By Executive Order 13490
dated January 21, 2009, Federal Employees within the Executive Branch of the government who have been appointed since January 20, 2009, are required to sign an ethics pledge. The Ethics Pledge contains seven provisions, including a ban on receiving gifts from lobbyists and restrictions on activities related to former employers and on future employment after leaving Federal service.
Who signs the Ethics Pledge?
Political appointees, who have been appointed since January 20, 2009 must sign the pledge. This includes:
full-time, non-career Presidential or Vice-Presidential appointee
non-career appointee in the Senior Executive Service (or other SES-type system), and
appointee to a position that has been excepted from the competitive service by reason of being of a confidential or policymaking character (Schedule C and other positions excepted under comparable criteria) in an executive agency.
Please review OGE’s DAEOgram for information regarding who is required to sign the Ethics Pledge.
Effects of the Ethics Pledge on Political Appointee Activity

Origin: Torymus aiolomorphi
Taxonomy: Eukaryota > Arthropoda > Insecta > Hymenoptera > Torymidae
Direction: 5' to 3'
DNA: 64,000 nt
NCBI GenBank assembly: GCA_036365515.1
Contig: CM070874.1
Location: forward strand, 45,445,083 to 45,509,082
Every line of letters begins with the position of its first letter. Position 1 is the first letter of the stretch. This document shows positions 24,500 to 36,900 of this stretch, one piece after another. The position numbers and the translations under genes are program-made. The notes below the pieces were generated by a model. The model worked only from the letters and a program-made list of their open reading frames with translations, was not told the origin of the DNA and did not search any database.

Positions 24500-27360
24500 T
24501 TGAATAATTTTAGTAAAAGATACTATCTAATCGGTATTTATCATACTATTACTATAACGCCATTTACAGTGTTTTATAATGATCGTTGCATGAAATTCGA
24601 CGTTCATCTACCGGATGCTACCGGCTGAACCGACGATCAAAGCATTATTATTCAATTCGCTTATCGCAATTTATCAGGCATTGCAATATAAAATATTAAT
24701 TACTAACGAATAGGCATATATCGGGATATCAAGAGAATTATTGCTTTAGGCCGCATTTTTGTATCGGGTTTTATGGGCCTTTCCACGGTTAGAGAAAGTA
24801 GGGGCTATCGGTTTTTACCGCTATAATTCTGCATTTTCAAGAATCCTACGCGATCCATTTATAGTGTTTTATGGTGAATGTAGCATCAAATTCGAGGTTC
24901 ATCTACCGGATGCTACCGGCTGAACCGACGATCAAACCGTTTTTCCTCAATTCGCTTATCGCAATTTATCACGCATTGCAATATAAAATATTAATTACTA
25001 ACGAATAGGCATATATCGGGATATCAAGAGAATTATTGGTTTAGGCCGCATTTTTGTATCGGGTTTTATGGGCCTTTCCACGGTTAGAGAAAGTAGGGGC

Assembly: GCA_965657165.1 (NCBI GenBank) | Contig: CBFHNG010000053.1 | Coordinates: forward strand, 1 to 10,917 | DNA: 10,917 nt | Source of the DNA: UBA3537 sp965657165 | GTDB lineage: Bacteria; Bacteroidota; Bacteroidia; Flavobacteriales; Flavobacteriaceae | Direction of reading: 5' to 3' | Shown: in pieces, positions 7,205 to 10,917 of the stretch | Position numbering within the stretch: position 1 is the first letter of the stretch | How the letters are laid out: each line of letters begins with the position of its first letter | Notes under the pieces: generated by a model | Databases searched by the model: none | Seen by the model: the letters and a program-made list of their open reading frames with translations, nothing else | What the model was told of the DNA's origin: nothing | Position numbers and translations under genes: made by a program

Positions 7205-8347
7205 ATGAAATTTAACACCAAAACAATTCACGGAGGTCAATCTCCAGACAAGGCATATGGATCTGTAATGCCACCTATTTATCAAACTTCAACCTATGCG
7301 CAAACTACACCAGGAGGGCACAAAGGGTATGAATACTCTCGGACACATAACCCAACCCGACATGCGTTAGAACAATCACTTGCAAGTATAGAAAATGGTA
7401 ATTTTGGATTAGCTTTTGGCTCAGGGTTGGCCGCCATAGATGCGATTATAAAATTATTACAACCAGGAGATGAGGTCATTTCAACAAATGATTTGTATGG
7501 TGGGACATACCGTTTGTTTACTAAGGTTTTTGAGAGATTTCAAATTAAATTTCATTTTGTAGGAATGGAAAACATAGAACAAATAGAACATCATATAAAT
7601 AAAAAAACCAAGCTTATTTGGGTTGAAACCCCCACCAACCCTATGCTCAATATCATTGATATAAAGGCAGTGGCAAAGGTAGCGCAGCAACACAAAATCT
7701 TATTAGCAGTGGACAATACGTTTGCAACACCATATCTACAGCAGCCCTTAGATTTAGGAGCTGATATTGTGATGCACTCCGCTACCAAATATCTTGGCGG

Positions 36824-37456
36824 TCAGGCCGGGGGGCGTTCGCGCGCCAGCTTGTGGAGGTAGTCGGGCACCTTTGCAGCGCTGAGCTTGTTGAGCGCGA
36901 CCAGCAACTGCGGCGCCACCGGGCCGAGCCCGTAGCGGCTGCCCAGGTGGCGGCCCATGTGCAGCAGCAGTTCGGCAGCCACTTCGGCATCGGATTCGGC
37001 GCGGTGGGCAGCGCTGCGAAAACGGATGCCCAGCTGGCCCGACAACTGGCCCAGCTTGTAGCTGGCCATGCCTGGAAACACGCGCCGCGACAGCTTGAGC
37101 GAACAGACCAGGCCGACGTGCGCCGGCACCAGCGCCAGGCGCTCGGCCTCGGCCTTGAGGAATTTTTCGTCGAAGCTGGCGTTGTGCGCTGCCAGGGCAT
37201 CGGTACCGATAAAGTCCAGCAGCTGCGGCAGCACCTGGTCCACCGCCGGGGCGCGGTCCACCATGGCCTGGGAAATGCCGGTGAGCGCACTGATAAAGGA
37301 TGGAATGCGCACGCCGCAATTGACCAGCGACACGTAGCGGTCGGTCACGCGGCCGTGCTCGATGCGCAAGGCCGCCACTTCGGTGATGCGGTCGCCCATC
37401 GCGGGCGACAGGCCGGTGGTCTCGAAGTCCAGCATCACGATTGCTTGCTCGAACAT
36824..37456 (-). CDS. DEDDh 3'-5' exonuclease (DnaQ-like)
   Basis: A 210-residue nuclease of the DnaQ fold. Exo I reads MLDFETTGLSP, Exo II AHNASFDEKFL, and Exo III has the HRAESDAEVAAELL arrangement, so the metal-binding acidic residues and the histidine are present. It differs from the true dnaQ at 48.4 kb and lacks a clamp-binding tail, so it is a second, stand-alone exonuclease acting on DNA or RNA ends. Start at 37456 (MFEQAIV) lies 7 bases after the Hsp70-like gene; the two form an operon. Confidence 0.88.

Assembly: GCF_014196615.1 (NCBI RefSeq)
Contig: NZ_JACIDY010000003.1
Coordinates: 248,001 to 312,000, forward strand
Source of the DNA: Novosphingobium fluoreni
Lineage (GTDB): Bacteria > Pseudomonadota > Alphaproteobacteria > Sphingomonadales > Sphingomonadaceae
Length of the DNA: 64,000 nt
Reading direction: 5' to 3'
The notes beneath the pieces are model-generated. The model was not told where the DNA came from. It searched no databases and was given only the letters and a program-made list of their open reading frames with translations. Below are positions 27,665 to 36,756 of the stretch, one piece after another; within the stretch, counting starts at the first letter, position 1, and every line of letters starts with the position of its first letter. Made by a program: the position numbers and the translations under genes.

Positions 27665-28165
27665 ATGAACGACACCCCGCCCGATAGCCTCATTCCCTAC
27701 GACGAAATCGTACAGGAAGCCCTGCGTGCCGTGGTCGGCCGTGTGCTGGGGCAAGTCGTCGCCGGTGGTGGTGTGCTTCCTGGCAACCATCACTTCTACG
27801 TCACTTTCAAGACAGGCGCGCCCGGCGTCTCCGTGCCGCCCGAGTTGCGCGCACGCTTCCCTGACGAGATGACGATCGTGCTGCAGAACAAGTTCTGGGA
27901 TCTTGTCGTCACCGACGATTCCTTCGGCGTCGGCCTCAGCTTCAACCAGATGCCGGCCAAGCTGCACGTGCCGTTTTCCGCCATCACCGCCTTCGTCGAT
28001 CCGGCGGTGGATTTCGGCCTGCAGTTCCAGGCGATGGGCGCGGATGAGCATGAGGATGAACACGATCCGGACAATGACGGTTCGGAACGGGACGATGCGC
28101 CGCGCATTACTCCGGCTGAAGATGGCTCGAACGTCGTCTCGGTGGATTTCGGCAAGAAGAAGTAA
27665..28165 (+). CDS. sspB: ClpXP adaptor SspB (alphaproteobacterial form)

Lobbyist Gift Ban
Political appointees agree not to “accept gifts from registered lobbyists or lobbying organizations for the duration of [his/her] service as an appointee.” There are a number of exceptions regarding this rule that can be reviewed in an OGE DAEOgram on the issue.
Revolving Door Ban
The Pledge requires that an appointee not, for a period of two years following the appointment, participate in any particular matter involving specific parties that is directly and substantially related to his or her former employer or former clients, including regulation and contracts. OGE has provided detailed guidance on the applicability of this restriction in a DAEOgram on the issue.
“Cooling Off” Period- The Pledge extends the “cooling off” period found in the post-employment statute at 18 U.S.C. §207(c) from one to two years for appointees who are senior employees.
Lobbying Ban- The Pledge requires all appointees to agree not to lobby any covered executive branch official or non-career Senior Executive Service appointee for the remainder of the Administration. This ban restricts a former appointee from lobbying certain officials throughout the entire Executive Branch, not just officials of the agency where the former appointee actually served. It does not prohibit lobbying members of the Legislative Branch.
OGE has issued a DAEOgram that covers issues regarding both the “cooling off” period and lobbying ban.